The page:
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What Can You Do About a Deviated Septum?
While playing his usual weekly game of pick up softball, Dan slid into home plate and was inadvertently whacked in the nose by the catcher. Initially, he suffered some bleeding and a blackened eye. But, over the next few months, he started to notice a bit of difficulty breathing through his right nostril. At first, he ignored it.
Over time, though, he noticed a persistent stuffiness in his nose. Finally, Dan made an appointment with his doctor who, after a brief physical exam, discovered that Dan had a deviated septum .
The Role of the Septum in Your Nose
A septum is any wall that divides two cavities. In the nose, the septum runs down the center of the nose and divides the nose into two separate chambers. The septum itself is made up of two parts. Toward the far back of the nose, the septum is hard bone. At the middle and towards the tip, it is made of cartilage—a tough, semi-flexible material.
Virtually no one has a perfectly straight or centered septum, and a slight deviation one way or the other is not usually problematic. If, however, the septum protrudes too far to one side or the other, it can interfere with the movement of air into and out of, as well as the draining of mucus from, the nasal cavity. While a deviated septum can be the result of genetics, it can also be caused by trauma, such as a blow to the nose from an accident or while playing sports.
Symptoms of a Deviated Septum
Symptoms of a deviated septum include the following:
- Breathing noisily during sleep
- Chronically stuffy nose, in one or both nostrils
- Sinus infections
- Facial pain or headache
Treating a Deviated Septum With Mild Symptoms
Although normally invisible from the exterior, diagnosis of a deviated septum can easily be determined by a brief examination of the interior of the nose by an ear, nose, and throat specialist (otolaryngologist). Recommended treatment will depend on the severity of the symptoms. Possible treatments include the following:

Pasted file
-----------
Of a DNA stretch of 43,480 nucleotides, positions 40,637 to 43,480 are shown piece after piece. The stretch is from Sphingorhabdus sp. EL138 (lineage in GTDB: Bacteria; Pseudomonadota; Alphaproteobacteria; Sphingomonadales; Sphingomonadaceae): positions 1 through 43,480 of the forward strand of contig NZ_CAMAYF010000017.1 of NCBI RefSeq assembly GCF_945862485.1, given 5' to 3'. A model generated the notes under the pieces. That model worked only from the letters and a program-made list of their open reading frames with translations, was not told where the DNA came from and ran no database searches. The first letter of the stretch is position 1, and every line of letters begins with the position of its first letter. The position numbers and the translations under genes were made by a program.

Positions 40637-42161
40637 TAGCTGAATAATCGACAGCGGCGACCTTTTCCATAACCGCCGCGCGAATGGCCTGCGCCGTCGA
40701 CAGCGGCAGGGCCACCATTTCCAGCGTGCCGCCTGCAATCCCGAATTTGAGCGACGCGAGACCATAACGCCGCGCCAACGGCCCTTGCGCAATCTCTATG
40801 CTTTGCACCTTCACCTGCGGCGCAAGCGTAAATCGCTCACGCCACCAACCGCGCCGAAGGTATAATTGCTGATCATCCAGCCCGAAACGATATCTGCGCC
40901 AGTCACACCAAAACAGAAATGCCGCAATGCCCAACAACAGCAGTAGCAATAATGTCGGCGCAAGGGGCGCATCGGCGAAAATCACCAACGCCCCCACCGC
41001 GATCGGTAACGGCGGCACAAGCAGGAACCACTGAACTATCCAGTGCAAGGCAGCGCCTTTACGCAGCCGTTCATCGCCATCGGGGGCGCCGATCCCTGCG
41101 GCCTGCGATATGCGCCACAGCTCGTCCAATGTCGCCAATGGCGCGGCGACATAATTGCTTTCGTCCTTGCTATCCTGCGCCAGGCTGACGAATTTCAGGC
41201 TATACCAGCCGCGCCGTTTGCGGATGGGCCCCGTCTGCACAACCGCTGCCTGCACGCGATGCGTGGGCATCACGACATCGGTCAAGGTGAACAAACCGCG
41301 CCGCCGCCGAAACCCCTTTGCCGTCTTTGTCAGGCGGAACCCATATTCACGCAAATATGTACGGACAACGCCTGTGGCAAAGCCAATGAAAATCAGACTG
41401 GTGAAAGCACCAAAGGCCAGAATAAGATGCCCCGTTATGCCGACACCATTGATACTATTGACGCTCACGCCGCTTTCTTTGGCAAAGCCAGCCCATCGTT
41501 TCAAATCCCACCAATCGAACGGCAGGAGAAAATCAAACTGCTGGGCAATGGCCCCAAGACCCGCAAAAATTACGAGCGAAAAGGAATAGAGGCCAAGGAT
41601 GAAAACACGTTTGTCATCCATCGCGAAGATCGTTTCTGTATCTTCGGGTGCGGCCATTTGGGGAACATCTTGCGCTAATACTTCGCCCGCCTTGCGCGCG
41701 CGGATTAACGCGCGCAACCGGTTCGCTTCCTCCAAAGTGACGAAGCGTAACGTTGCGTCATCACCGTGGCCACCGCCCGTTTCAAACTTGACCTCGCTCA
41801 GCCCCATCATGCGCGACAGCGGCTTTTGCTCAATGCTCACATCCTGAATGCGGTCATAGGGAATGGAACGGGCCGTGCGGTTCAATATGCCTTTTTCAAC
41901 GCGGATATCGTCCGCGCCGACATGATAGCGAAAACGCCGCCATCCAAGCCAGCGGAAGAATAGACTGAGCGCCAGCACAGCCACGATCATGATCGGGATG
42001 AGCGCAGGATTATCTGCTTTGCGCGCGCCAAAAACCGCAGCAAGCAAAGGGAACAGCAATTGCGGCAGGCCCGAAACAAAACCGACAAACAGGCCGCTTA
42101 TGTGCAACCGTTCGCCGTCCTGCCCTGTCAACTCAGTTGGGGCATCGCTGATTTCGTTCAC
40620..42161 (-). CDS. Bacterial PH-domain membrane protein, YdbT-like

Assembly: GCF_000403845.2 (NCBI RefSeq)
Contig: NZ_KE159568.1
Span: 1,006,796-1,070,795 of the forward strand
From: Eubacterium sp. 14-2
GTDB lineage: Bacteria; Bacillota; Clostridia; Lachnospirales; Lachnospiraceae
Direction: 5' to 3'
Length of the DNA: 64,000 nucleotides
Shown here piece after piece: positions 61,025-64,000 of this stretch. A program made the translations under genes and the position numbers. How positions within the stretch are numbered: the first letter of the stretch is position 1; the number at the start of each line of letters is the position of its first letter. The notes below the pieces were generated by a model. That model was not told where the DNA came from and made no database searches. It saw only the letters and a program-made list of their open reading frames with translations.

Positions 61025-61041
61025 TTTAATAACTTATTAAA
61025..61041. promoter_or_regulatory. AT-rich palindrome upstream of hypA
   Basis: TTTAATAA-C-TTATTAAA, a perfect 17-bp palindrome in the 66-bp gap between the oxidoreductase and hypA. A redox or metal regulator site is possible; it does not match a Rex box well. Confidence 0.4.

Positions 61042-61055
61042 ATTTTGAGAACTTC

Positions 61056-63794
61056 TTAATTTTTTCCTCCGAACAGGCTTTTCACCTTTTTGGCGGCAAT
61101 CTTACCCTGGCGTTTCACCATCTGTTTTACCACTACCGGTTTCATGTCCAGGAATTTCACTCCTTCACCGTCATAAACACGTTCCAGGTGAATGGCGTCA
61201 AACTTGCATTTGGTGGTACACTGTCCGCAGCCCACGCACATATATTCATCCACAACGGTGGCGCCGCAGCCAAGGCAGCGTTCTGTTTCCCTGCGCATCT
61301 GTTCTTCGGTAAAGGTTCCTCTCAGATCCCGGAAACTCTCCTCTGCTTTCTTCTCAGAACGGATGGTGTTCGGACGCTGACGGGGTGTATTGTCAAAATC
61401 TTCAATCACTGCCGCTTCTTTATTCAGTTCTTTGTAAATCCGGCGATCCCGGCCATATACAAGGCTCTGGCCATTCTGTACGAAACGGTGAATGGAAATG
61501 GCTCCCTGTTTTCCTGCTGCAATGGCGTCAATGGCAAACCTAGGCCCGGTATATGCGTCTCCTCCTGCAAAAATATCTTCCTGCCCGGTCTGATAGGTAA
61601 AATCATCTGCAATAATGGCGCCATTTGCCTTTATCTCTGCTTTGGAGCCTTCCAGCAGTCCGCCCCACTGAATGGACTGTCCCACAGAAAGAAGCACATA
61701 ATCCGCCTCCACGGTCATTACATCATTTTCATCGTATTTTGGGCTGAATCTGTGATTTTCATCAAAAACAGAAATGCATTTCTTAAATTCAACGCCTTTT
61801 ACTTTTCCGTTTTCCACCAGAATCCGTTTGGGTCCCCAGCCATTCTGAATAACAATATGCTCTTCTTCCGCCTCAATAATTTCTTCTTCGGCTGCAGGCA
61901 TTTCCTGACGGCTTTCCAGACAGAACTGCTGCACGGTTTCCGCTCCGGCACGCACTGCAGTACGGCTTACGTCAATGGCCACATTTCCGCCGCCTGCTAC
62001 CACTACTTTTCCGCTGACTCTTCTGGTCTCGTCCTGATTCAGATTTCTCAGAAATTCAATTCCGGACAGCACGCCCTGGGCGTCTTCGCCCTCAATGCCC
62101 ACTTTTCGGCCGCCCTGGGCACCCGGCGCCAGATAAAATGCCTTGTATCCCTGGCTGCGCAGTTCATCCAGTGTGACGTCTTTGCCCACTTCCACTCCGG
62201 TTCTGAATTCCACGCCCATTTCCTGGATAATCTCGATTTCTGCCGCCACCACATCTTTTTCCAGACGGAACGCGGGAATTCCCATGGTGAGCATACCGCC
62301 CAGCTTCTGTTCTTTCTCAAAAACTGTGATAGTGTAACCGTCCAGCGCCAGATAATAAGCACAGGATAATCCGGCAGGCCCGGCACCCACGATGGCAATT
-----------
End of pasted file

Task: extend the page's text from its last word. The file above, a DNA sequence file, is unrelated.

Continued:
When the symptoms are minor (intermittent stuffy nose, minor snoring), treatment usually consists of antihistamines, nasal decongestants, and cortisone-containing nasal sprays. These medications can help to clear mucus and prevent congestion from building up in the nasal cavity.
Surgical Treatment for Persistent Problems
When symptoms become persistent and/or difficult to deal with, such as with chronic sinusitis , breathing problems, or extreme snoring, your doctor may recommend surgery to correct the deviated septum.
Surgery to correct a deviated septum is called septoplasty . As a rule, it is generally not done until after the age 18, when cartilage growth is complete.
During septoplasty, the doctor pushes back the lining of the septum and cuts away the portion of the cartilage that is protruding into the nostril. After the cartilage is removed, the lining is moved back into place. Tiny splints may be placed inside the nose to keep the septum in place while it heals.
Before deciding on surgery to correct a deviated septum, talk to your doctor about the possible severity of your symptoms, as well as the possibility of surgical complications.
American Academy of Facial Plastic and Reconstructive Surgery
American Academy of Otolaryngology—Head and Neck Surgery
Alberta Health and Wellness
Acute sinusitis in adults. EBSCO DynaMed website. Available at: http://www.ebscohost.com/dynamed. Updated February 7, 2014. Accessed March 25. 2014.
Chronic rhinosinusitis. EBSCO DynaMed website. Available at: http://www.ebscohost.com/dynamed. Updated October 8, 2013. Accessed March 25. 2014.
Fact sheet: deviated septum. American Academy of Otolaryngology—Head and Neck Surgery website. Available at: http://www.entnet.org/HealthInformation/deviatedSeptum.cfm. Accessed March 25, 2014.
Rhinoplasty overview. American Rhinologic Society website. Available at: http://care.american-rhinologic.org/rhinoplasty%5Foverview. Updated July 2011. Accessed March 25, 2014.
Septal deviation and perforation. Merck Manual of Diagnosis and Therapy website. Available at: http://www.merckmanuals.com/professional/ear%5Fnose%5Fand%5Fthroat%5Fdisorders/nose%5Fand%5Fparanasal%5Fsinus%5Fdisorders/septal%5Fdeviation%5Fand%5Fperforation.html. Updated October 2013. Accessed March 25, 2014.
- Reviewer: Michael Woods, MD
- Review Date: 04/2014
- Update Date: 03/25/2014